Lingering supply chain issues related to the COVID pandemic are affecting stocks of testosterone available for trans men.
Around the world, sporadic shortages of the hormone are creating anxiety among the trans population over the potential physical and psychological effects of missed doses.
In Mexico, the shortage is having real-world consequences.
“One day, I wrote to all my friends that there aren’t any hormones left at the pharmacy downtown,” Chiapas resident Chiu Palomeque told Global Press Journal. “I told them I would go and check another one and I was like ‘Phew! They have it here. Yes! Come and get it here.’”
But soon after, supplies of the injectable drug ran out. After his first missed monthly dose, Palomeque’s period returned with a vengeance.
“It’s as if knives are stabbing into my stomach,” he said.
The shortage dates back to the beginning of the COVID pandemic when supply chain problems and COVID vaccine manufacturing upended the pharmaceutical industry.
The lack of one affordable option in particular, Primoteston Depot from Bayer AG, hit the uninsured in Mexico hard. A statement from the pharmaceutical giant in July said supply chain disruptions continue to reduce the manufacturer’s ability to produce and supply the drug in Latin America and around the world.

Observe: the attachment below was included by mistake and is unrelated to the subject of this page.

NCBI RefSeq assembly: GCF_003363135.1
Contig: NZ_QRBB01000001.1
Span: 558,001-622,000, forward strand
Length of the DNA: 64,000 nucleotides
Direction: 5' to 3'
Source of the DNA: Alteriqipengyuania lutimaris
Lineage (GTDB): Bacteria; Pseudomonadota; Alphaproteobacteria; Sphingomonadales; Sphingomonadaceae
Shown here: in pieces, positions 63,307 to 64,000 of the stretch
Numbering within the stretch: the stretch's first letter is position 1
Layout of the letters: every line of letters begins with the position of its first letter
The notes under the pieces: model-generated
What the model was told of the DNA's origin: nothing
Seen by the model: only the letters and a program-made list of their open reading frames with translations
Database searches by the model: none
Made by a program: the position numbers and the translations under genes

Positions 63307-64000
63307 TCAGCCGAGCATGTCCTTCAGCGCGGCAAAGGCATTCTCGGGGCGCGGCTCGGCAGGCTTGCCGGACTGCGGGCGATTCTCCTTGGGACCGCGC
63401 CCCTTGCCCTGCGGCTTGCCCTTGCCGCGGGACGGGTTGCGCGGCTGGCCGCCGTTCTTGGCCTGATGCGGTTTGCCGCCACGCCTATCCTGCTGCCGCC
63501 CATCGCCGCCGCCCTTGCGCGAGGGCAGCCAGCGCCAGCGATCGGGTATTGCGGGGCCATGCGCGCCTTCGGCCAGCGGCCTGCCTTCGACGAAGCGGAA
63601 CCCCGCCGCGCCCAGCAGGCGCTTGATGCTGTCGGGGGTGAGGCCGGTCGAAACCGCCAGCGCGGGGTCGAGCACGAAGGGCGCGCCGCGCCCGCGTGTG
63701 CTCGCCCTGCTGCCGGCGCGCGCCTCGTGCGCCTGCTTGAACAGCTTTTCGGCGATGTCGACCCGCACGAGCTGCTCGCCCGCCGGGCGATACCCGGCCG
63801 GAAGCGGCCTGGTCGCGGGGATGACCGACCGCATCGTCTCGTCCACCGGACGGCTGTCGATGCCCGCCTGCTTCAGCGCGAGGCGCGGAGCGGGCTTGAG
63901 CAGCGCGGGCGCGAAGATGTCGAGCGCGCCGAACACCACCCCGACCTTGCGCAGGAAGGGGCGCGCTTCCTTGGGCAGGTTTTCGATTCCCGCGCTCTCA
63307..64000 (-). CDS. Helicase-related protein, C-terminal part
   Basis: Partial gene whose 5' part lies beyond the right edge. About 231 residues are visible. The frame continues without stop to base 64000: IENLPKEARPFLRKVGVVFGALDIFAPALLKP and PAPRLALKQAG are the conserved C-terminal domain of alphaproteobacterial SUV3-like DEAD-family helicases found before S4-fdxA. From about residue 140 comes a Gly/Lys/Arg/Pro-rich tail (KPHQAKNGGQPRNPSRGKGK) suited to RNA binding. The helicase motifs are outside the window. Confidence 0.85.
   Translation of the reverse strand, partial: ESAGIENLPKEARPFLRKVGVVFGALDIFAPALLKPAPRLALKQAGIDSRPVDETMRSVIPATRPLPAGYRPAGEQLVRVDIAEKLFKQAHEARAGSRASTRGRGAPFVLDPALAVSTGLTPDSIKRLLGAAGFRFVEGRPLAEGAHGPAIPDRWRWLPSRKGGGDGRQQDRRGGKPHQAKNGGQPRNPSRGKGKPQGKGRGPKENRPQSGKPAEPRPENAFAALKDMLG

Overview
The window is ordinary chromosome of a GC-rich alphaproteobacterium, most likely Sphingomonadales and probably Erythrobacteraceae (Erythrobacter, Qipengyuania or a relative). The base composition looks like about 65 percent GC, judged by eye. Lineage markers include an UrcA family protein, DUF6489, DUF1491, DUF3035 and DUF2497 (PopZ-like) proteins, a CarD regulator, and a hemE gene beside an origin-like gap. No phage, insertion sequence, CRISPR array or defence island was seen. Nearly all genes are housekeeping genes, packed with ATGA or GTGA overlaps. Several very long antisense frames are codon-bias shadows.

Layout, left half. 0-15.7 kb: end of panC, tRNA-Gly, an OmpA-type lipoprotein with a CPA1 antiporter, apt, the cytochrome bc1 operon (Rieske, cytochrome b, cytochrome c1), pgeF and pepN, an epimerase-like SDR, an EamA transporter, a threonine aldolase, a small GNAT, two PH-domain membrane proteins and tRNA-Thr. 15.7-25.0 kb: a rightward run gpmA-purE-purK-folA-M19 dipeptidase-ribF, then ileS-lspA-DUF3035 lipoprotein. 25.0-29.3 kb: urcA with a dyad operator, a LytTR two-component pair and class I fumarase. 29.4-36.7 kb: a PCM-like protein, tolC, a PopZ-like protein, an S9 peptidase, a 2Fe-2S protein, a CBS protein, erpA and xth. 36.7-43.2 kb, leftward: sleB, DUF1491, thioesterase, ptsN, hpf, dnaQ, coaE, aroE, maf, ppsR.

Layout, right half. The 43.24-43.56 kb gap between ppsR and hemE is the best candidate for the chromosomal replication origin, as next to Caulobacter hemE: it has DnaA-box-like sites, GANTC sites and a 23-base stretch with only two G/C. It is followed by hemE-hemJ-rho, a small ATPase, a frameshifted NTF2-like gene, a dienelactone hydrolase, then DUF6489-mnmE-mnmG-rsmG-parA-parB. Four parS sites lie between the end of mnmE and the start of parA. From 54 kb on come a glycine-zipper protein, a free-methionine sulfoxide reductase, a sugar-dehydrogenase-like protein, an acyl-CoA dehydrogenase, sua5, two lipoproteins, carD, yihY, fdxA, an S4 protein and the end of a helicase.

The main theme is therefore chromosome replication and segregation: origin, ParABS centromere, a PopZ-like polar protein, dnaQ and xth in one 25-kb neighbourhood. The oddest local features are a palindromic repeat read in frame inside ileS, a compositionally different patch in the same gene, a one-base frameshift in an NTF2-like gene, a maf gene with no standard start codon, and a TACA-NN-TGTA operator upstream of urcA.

Trans men who have not undergone a hystero-oophorectomy, hysterectomy, or oophorectomy, which involve the removal of the uterus and/or ovaries, are particularly vulnerable to adverse effects. According to Dr. Daniela Muñoz Jiménez, a physician and the founder of the community health organization Trans Salud, the absence of testosterone replacement therapy “becomes catastrophic” for those individuals.
For those who have undergone the procedures, discontinuing hormone therapy increases the risk of decalcification, or the loss of bone calcium.
With or without those surgeries, drastic changes in cholesterol, triglycerides, blood pressure, and glucose can occur within days, while the psychological effects can be just as debilitating, reviving the gender dysphoria that hormone therapy addresses.
Trans men in Mexico who are uninsured rely on inexpensive versions of the drug like Bayer’s Primoteston. Alternatives, including Nebido from Grünenthal, can cost ten times as much.
According to Sony Rangel, a founder of trans support service Transmasculinidades MX, trans men and transmasculine individuals are more economically vulnerable than their transfeminine peers, because trans women often start their transition at an older age.
While shortages persist, organizations like Rangel’s and online communities are getting the word out on available supplies and alternatives.
In Canada, Ontario’s trans community on Reddit is sharing helpful information.
“Hi all!” read a post in December. “Just wanted to share that yesterday, I went to pick up my renewal for injectable testosterone at a Shopper’s Drug Mart in Ottawa and was informed that there was a shortage, that it was on back order, and that it wouldn’t be available for a while. They said they have other forms available (gels & capsules) and would fax my doctor to get a prescription for one of those, but heads up if you inject T!”